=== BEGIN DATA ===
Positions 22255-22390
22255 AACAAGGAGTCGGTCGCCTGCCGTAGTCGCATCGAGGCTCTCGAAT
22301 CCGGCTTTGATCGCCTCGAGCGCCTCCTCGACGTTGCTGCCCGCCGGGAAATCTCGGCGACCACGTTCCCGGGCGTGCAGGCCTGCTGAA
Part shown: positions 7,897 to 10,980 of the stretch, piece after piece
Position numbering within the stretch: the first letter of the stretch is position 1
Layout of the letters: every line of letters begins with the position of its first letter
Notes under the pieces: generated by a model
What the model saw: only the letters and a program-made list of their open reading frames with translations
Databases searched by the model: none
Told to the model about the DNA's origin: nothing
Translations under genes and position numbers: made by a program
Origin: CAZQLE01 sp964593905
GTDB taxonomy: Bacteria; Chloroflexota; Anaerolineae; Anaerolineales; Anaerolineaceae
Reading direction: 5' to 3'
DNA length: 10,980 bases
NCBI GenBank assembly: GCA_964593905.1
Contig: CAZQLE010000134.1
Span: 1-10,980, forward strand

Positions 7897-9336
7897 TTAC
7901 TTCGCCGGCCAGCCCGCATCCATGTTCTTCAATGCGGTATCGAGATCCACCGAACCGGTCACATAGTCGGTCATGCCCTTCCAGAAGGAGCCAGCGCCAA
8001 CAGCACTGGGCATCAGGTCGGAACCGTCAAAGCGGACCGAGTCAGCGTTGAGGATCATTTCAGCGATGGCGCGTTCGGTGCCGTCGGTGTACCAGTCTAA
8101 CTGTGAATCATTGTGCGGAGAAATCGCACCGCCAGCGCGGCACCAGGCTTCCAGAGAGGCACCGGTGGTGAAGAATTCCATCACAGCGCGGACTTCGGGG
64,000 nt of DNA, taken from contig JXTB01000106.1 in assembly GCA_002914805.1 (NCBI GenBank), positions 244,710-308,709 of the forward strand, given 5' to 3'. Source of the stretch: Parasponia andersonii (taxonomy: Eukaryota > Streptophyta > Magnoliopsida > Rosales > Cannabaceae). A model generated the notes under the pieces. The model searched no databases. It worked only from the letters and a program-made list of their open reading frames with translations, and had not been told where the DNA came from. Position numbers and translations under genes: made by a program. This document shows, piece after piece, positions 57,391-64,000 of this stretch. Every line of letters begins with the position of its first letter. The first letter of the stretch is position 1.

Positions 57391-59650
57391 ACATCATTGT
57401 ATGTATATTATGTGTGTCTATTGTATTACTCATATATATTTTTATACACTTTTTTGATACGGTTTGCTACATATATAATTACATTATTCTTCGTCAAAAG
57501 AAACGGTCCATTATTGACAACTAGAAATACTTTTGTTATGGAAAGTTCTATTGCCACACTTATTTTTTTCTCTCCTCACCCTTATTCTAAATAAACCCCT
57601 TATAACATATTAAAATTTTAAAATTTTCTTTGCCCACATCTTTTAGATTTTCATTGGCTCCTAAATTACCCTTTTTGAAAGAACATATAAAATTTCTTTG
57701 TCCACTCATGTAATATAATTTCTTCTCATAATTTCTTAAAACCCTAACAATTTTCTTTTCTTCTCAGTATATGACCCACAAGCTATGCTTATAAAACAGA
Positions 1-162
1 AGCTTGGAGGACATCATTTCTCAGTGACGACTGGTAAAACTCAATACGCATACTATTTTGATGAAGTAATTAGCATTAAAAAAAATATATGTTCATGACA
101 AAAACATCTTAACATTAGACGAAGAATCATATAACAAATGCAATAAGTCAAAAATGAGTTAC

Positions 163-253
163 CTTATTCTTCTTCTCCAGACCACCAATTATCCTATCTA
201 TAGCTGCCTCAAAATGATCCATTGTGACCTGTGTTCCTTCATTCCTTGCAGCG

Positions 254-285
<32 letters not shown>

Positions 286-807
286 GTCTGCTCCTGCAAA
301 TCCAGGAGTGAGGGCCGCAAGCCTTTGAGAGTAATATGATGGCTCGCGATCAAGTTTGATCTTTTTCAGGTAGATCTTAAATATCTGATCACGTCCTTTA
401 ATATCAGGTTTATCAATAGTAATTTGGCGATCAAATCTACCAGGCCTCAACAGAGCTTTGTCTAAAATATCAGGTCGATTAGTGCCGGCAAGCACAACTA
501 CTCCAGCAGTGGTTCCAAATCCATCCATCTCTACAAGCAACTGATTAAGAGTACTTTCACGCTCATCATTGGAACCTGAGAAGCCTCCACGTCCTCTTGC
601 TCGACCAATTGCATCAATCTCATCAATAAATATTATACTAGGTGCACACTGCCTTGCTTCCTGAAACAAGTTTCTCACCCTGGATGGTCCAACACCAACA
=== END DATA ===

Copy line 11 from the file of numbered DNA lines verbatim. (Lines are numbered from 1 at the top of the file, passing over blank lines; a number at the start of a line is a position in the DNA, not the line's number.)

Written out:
Translations under genes and position numbers: made by a program